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Four Levels of Christian Unity
& the Way There...

F. Earle Fox

Parishes and individuals in the Episcopal Church are experiencing profound disappointment leading to attempts to "discern" whether they should stay in the Episcopal Church or leave. But such discernment needs to be done with a clear notion of what might be involved, how to go about it, and how, if possible, to restore unity down the road. How would we know when we had found a proper answer to the question of staying or leaving?

Some have framed the question: Is it ever appropriate to move further from visible unity of the Church in the hope of later restoring visible unity? We will use that as a starting point.

When considering leaving a long and deep relationship, as the Declaration of Independence notes, "a decent respect to the opinions of mankind requires that they should declare the causes which impel them to the separation."

Resorting to such a discernment process has been occasioned by the terrible disunity into which Christianity has been drifting for centuries. The conditions for disunity were already being sown long before Luther nailed his 95 theses on the Wittenburg church door, sparking the Reformation. There had been moral corruption from our own human, nasty self-centeredness, and a sliding away from Biblical doctrine inspired in significant measure by the hold which Greek philosophy had gotten on Christian theology.  We are reaping the benefits of centuries of Christian failure.

So we Christians are today surrounded by resurgent secular and increasingly pagan assumptions about the world, and often unconsciously captivated by them.  We Christians need a tectonic paradigm shift back towards Godly common sense.  It will not be easy precisely because we ourselves are so often undermined by our own false assumptions.

The issues are literally everything -- all of reality: spiritual, moral, intellectual, political, education, family -- everything.  As with Pharaoh, we are in a battle between worldviews and between the lords of those opposing worlds.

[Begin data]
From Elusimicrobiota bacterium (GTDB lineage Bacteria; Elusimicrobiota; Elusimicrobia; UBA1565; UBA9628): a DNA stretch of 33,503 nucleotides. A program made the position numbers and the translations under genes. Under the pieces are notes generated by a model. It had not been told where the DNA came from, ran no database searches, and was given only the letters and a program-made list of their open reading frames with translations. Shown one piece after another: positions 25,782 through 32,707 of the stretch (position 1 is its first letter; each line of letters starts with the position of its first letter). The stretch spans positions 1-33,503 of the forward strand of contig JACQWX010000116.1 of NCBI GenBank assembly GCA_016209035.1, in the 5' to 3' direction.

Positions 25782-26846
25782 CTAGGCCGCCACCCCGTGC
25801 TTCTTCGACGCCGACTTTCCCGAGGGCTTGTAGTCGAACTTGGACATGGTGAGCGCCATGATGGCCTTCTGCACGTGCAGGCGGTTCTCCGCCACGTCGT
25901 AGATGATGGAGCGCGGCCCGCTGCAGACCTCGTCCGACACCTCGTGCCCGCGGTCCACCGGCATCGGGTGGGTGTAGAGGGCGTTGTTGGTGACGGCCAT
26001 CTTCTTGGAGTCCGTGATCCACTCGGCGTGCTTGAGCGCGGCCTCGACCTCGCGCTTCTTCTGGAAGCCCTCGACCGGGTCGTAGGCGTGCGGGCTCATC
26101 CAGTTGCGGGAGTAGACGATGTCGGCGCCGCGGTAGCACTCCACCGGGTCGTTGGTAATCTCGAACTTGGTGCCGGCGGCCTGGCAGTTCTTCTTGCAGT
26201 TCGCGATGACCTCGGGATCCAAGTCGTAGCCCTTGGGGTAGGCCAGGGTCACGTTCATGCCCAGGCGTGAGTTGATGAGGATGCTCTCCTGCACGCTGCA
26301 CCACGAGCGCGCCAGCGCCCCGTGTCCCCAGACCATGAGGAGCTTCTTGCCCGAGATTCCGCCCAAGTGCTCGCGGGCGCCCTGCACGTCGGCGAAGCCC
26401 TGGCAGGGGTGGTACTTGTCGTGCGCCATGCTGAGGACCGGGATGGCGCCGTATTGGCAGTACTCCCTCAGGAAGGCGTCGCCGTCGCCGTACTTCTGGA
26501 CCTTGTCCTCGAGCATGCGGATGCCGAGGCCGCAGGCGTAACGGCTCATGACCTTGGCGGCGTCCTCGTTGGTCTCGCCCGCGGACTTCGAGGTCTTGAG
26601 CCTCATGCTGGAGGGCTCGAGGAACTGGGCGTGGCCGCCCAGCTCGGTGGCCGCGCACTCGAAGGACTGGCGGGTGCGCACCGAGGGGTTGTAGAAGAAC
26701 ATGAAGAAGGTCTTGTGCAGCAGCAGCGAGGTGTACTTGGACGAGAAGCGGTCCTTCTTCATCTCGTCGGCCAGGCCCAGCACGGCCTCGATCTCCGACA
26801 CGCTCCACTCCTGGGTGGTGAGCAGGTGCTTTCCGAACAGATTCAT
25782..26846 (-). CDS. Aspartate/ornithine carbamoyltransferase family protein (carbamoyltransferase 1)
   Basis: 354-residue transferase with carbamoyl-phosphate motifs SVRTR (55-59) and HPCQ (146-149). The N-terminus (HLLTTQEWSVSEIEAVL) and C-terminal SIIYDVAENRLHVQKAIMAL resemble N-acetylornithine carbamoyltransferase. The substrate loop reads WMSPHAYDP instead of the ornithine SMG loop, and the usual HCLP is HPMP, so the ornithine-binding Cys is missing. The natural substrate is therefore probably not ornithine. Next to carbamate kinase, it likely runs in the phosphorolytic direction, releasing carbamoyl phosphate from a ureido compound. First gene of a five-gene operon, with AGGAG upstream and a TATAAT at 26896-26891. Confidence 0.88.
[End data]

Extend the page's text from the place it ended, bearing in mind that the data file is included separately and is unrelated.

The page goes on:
But having lost track of our own worldview, we Christians are faring poorly in public debate, hardly knowing what to defend.  Pseudo-liberals (who do not liberate with truth) tend to think with their feelings. And pseudo-conservatives (incapable of conserving anything) are ineffective in promoting whatever truth they have, always responding to the other side and backtracking.

That suggests that neither side thinks God to be interested in, or capable of, winning the battle for truth.  That would be a slander on God, which, one suspects, He does not appreciate.

Is there any demonstrable reason to believe that we can indeed begin to reverse the drift into spiritual and cultural chaos? Yes, there is -- if we get back to basics.

People are raising the question of breaking present unity for a future and more healthy unity.  So, what is "unity"? How would be know if we just happened to bump into it?  (See also honest pluralism.  This article below is aimed at Christians, but applies with just a few changes to any two groups or persons aiming at unity.)

1. Four levels of unity & of communion
-- from 0 to 3 --

(0) The "zero" level is no significant unity at all.  Some persons are unable to have serious, deep unity, and they must be shunned, i.e., have no "trust and obey" relationships with them.  Their word and their words cannot be trusted - such as:

A. Those who are unable or unwilling to be truth-seekers and truth-speakers -- not holding themselves to that standard and unwilling to be called to account;

B. Those who resort to coercion, violence, or deceit to resolve problems -- rather than "Come, let us reason together...";

C. Those who believe there is no objective truth, so that there is nothing about which to reason.

D. Those who are in rebellion against God, the Lord of truth. 

All four are part of the kingdom of darkness. One must love such persons, but not trust them or unite with them. Love is tough. Ask Jesus.....

(1) The first and primitive level of true, significant unity is between persons who strive to be a truth-seekers and truth-speakers -- at any cost to themselves.

They are able to say, "If I am wrong, I want to know." They are correctable, willing to base discussion on the evidence as nearly as that is possible -- accurate observation of the facts and careful reasoning from facts to conclusions. It is a commitment to "science" in its broadest and most comprehensive sense -- the systematic search for truth. Theology is the Queen of Sciences.

This may seem "academic", but it is a necessary part of any aspect of life.

An honest truth-seeker puts himself at risk... to the truth. We can find out that we are right only when we are willing to risk finding out that we are wrong.  If we are not willing, we remain forever in doubt, often in a very defensive, compulsive, and authoritarian way.